I for one am proud of Ruzicka for pushing through negative comments and regards to women in sports and doing what she loves. I’ve been a victim of her awesome talent in basketball, and I love her for her strength and courage! #GirlPower
While sexual assault in the sports world deserves way more media coverage and action attached to said coverage, it certainly is refreshing to read news about colleges making strides to protect their students.
While the legislation is very limited as far as what counts against sexual assault perpetrators, Indiana University announced that it will refuse student-athlete applicants convicted for or with a history of sexual assault. This is definitely an ethical move for Indiana but a good PR tactic as well seeing that the school was under fire in the past for administrative staff being accused of sexual assault. Critics believe that this may just be a move in the interest of recruiting for the university and not a safety precaution for the students.
I believe the benefits in this case may outweigh the negative comments. Students will feel protected knowing that those who have committed sexual assault crimes will not be a part of the community of glorified athletes on their campus. Indiana also has programs in place to protect students from sexual assault in general. I do believe the new policy should be rewritten to include sections about when athletes are accused of sexual assault and already have an athletic scholarship. The university definitely needs to revisit the topic to broaden the safety aspect of it, but all in all, I’m grateful that strides such as this one are being made in the area of sexual assault on college campuses.
I believe it’s important to give credit where credit is due. So today, I’m giving credit to Misty Copeland for using dance to advocate for African-American rights, healthy eating, and inclusion.
Misty Copeland was the first African-American female principal dancer with the American Ballet Theatre. She grew up in an unstructured home, consumed with poverty, and listening to music that doesn’t necessarily coincide with classically ballet – such as Anita Baker and Aretha Franklin. She didn’t even start dancing until she was 13 years old.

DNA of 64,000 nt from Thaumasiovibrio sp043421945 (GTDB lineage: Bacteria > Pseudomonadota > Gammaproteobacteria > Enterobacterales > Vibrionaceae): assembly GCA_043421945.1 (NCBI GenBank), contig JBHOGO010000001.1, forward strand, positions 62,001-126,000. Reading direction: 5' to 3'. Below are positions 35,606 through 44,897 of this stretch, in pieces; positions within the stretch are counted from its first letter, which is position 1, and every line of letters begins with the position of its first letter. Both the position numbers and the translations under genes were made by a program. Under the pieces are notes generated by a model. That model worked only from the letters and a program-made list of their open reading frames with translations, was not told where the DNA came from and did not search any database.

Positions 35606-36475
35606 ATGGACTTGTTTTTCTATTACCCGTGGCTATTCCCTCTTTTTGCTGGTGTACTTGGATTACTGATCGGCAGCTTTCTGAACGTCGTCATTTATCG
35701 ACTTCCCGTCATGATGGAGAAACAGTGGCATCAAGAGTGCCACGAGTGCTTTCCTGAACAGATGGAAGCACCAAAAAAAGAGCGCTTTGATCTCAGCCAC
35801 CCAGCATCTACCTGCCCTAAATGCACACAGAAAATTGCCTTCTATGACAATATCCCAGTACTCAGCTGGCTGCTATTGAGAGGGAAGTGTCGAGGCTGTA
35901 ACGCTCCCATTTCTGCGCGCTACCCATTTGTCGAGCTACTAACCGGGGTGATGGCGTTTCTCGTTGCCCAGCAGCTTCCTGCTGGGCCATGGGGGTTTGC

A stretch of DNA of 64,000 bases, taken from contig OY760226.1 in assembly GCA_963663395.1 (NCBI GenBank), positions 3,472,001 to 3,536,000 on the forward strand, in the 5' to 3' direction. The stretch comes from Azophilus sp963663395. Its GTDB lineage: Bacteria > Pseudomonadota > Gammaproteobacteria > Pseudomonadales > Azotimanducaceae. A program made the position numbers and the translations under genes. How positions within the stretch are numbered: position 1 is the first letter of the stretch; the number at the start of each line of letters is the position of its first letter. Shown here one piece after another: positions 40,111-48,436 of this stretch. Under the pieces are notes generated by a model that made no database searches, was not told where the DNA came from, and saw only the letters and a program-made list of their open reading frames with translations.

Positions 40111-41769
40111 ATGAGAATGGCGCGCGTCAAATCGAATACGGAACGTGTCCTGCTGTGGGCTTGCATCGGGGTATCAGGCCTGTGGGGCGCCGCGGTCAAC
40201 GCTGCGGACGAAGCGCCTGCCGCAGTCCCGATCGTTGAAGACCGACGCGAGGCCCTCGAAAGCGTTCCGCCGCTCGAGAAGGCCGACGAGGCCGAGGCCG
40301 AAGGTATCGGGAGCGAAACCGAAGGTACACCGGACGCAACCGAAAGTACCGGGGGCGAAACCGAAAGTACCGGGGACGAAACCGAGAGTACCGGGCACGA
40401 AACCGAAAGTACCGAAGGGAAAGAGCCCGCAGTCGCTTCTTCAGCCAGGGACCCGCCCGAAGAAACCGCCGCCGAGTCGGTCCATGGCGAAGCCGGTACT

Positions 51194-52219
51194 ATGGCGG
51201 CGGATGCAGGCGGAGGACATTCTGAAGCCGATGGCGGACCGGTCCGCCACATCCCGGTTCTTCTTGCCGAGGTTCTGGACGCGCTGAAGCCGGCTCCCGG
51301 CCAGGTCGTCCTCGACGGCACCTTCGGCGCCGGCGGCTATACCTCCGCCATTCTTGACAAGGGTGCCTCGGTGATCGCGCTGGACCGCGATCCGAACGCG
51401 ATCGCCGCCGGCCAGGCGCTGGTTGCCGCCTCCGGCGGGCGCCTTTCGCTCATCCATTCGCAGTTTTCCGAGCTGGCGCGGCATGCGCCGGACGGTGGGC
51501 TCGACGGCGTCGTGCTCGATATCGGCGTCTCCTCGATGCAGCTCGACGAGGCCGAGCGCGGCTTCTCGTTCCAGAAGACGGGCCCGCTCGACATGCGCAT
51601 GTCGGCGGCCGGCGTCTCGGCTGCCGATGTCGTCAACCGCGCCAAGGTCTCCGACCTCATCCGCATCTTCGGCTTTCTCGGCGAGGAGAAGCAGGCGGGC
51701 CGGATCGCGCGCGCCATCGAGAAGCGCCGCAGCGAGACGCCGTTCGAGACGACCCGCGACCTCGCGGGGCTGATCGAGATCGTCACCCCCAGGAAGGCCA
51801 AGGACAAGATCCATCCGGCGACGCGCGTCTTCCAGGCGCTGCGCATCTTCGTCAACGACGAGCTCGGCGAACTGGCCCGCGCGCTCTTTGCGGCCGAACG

Copeland recently released her book “Ballerina Body: Dancing and Eating Your Way to a Leaner, Stronger, and More Graceful You.” She hopes that her readers feel that they have “an opportunity to start fresh no matter what age they are.” In her life as a public speaker, author, and dancer, she advocates for better food in grocery stores in low-income neighborhoods, more diversity in big name dance companies, and going passed just having the conversation about different shapes and sizes being allowed to dance classically.
Along with her many other awards and accomplishments, Misty became the first classical dancer with a sports brand endorsement. She recently spoke against the CEO of said brand, Under Armor, who made comments endorsing Donald Trump. She wanted her fans to know her views and what she as a person stands for.
I for one am so proud of everything Misty Copeland has and will accomplish through her various platforms. She has paved the way for little black girls who want to be ballerinas and people everywhere who want to live healthier lives. Copland is spreading black girl magic all over the world.
Women make history every single day for so many different reasons, and we create a lot of “firsts” in this country. This is no different for Becca Longo, a senior at Basha High School. Becca has been a star player on her school’s football team since her sophomore year. Longo is headed to Adams State University in Alamosa, Colorado to play football on scholarship. Becca Longo is believed to be the first female to ever sign a letter of intent to play college football at a Division 2 school in the country. Only about a dozen women have played college football before Becca but none with an NCAA scholarship.
Of course she has received support from all over the world having women and men alike encourage her to follow her dreams, but Longo receives negative reactions all the time. Men tell her that football is a boy’s spot,t and she should find something else to occupy her time.
In spite of those who don’t believe in her talent, Longo is truly breaking barriers and paving the way for young girls who will one day aspire to play a “boy’s sport”. Becca says she would tell little girl who aspire to pay football to do what they want to do despite what anyone else says.
I’m motivated and moved by Becca’s courage and her will to keep pushing despite the opposition that comes her way. She is showing the world that women can and will play any sport we want and that we are capable of keeping up with men in the world of sports. I wish her well in her endeavors.